Should you consider CPO? These tips can help you decide

by Leftlane Staff
Should you consider CPO? These tips can help you decide

To CPO or no?

When is a used car not merely a used car? When it's CPO—a Certified Pre-Owned vehicle. Are you in the market for a new (to you) car but not sure whether CPO makes sense for your lifestyle? Maybe we can help you decide.

What is CPO?

We've covered this in depth before, but to summarize, a CPO vehicle is a low-mileage used vehicle in better than average condition that is being sold with an extended warranty. CPO vehicles are more expensive than the equivalent non-CPO vehicle because the manufacturer (usually; more on that later) is baking the value of the warranty into the sticker price of the car, truck or SUV in question.

What does that mean to me as a customer?

The Certified Pre-Owned purchase process sounds like something that could be complicated, but it's really not. CPO vehicles might get their own category when you're looking through online dealer inventories, so that may add an extra step to your search. More often, though, they're simply lumped in with the rest of the used-car listings. They'll usually be prominently labeled if you examine their individual listings, but you can usually spot them by their higher list prices before you even get that far.

Once you're at the dealer, there's essentially nothing different about the buying experience. The certification process is performed before the car is listed for sale, and the dealership will often provide a checklist showing all of the items that were inspected, along with the mileage of the vehicle when the inspection was performed.

It's a good idea to make sure the mileage on the inspection is the same as the mileage on the vehicle, or at least close enough that any discrepancy can be explained by other customers taking test drives. If there's a large difference, it's worth asking your sales rep why that is so. If he or she cannot offer a reasonable explanation, you may want to shop elsewhere.

How do I know that a CPO car is a good deal?

This is a difficult question to answer, as a "good deal" in this case is different for every buyer. You should research the CPO program for the car (or cars) you're interested in and see what they offer. Just like new-car warranties, CPO programs differ from manufacturer to manufacturer.

If there's any hard, universal rule to follow, it's this: Make sure the car has the options you want, test drives well, and is cheaper than a new equivalent. CPO vehicles are often lease returns (vehicles turned in at the end of a lease term--generally between one and three years), and the best deals are probably going to be on older models. Consider, however, that older cars may lack the features found in their brand-new equivalents, especially if the car has undergone a significant redesign since the CPO vehicle was leased. Don't assume a CPO car will offer the same options. Again, research is important.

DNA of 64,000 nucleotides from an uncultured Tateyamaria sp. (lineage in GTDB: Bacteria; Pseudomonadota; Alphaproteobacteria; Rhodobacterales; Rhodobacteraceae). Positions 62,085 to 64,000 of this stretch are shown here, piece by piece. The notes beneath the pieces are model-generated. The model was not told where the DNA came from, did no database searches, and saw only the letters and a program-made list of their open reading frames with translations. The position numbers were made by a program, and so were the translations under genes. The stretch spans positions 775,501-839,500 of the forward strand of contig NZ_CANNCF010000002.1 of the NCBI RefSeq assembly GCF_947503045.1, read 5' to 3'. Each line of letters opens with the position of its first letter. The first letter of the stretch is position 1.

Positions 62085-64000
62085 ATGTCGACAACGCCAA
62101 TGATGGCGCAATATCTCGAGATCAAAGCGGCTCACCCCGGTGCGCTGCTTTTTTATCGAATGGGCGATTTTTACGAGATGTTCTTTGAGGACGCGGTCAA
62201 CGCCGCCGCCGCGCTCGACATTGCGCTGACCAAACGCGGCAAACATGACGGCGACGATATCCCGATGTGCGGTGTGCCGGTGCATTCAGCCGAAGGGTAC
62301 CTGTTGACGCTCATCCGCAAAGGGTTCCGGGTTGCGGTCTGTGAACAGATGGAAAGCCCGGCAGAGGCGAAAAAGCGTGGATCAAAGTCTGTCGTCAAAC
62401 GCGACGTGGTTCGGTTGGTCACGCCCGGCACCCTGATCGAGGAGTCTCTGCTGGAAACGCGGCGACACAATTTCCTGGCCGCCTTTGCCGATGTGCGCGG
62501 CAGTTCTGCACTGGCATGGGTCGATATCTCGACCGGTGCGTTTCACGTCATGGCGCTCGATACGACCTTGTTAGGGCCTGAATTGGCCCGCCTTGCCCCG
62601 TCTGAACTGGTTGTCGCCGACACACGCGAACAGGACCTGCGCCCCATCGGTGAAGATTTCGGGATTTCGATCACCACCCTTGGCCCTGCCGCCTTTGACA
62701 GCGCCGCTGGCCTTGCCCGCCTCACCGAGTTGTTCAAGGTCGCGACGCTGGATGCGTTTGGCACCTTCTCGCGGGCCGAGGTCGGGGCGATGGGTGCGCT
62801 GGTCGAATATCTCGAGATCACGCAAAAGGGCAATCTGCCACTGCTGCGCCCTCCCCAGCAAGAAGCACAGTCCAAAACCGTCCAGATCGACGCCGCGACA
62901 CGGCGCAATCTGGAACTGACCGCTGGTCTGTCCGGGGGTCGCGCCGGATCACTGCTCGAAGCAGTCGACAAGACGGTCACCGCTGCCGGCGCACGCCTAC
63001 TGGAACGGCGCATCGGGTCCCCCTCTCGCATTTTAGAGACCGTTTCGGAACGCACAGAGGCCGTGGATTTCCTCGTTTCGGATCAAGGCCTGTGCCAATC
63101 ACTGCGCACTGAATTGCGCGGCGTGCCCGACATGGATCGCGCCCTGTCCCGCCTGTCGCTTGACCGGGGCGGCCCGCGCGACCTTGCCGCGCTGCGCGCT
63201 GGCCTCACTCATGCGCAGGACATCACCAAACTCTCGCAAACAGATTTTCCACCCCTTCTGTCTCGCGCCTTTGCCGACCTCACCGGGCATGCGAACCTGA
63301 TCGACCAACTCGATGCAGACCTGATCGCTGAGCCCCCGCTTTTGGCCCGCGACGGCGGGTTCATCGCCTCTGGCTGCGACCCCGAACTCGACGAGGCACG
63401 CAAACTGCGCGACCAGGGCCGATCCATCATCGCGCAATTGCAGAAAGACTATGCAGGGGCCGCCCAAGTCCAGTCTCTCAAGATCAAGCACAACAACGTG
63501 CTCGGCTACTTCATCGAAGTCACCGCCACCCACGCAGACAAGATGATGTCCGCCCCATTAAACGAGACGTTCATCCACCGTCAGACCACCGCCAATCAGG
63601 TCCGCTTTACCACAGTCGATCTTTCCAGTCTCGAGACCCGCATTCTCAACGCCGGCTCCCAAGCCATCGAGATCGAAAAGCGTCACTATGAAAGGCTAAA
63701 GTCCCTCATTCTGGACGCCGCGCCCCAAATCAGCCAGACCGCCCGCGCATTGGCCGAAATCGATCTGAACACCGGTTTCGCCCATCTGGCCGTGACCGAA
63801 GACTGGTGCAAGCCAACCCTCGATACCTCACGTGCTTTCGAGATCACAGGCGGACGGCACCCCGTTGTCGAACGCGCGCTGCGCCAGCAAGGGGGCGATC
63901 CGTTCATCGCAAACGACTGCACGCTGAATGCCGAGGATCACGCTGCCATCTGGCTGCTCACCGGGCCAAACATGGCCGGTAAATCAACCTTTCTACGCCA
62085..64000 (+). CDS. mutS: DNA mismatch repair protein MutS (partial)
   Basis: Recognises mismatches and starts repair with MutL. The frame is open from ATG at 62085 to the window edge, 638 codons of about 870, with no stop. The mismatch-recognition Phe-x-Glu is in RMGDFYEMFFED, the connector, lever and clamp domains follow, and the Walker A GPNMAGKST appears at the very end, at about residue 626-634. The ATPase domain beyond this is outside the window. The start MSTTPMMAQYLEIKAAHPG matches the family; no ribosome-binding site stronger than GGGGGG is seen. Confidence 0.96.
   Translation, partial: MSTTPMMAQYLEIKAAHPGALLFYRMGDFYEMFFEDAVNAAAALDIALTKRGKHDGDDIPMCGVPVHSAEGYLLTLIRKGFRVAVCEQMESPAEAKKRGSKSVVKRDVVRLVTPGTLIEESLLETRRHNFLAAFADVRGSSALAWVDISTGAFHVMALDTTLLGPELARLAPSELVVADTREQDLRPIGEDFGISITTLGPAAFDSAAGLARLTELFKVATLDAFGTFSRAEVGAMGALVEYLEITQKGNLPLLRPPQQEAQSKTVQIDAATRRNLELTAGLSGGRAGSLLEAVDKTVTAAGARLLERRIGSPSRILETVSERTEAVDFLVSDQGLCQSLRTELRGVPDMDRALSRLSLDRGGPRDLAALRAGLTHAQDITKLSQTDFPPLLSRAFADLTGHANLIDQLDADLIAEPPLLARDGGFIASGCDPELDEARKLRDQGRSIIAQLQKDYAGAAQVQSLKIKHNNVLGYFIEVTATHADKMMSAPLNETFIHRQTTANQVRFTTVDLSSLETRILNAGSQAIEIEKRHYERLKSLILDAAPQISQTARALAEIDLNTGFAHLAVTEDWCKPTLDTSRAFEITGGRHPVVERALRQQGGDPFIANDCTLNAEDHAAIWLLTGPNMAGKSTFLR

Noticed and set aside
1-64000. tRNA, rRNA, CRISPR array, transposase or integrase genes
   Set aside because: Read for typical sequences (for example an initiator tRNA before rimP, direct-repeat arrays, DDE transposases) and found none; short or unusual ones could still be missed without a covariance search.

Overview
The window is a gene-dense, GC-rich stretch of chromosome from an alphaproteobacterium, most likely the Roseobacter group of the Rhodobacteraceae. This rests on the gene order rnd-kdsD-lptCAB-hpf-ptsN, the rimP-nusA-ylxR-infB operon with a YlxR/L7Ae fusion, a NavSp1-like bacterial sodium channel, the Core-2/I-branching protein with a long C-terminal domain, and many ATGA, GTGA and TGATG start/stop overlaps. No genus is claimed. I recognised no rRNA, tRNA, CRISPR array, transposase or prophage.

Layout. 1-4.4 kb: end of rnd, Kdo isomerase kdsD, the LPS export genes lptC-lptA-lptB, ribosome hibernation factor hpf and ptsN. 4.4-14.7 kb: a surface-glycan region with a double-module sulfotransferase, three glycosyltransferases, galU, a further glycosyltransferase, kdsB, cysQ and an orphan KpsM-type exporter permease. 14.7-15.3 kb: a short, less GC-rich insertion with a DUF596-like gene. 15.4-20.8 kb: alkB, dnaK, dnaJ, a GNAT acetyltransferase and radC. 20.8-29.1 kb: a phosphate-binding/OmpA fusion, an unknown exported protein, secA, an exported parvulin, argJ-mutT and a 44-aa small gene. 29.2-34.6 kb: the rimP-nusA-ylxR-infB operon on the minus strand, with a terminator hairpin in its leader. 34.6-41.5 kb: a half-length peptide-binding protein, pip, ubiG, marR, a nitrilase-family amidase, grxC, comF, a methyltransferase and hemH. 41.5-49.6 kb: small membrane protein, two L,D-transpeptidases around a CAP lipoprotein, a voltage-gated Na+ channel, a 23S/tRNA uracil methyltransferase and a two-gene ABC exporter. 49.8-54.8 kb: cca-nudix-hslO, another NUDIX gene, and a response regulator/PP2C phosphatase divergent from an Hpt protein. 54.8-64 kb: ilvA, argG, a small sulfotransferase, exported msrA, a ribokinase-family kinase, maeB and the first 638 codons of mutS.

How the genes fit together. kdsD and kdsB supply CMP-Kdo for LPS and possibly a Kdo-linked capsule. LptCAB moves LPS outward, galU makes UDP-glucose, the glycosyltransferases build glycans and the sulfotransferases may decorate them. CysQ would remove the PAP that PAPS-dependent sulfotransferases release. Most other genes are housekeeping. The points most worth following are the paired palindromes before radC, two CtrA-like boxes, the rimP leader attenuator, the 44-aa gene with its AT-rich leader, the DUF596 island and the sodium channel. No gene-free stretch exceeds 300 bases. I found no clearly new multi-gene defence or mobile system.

I found a "Certified" vehicle at a small used-car lot. Is this a good deal?

Approach this scenario with extreme caution. While CPO programs are essentially factory-backed extended warranties, the key there is that they are factory-backed. Mercedes-Benz, for example, stands behind its CPO warranties, and you can comfortably assume that Daimler's luxury marque isn't going to fall off the face of the earth any time soon.

A "Certified" car on a general used-car lot is not the same as an actual CPO vehicle. There's no factory extended warranty here. In fact, this car is most likely backed by a general aftermarket warranty extension program similar to those you see advertised at all hours on television or spamming your mailbox with official-looking "final notices" which curiously lack any mention of your car's manufacturer.

Like the used-car dealers who sell them, these are often fly-by-night affairs whose products are more like insurance policies than actual warranties. You're often required to pay up front for repairs and apply for reimbursement, and you may even be saddled with deductibles and other irrecoverable costs. These are the mail-in rebates of the warranty world. When they work, they're fine. They often don't.

Leftlane's bottom line

Don't let examples of shady business practices deter you in your search. Use caution, do your research, and when in doubt, just back out. The car you want is out there; just be patient.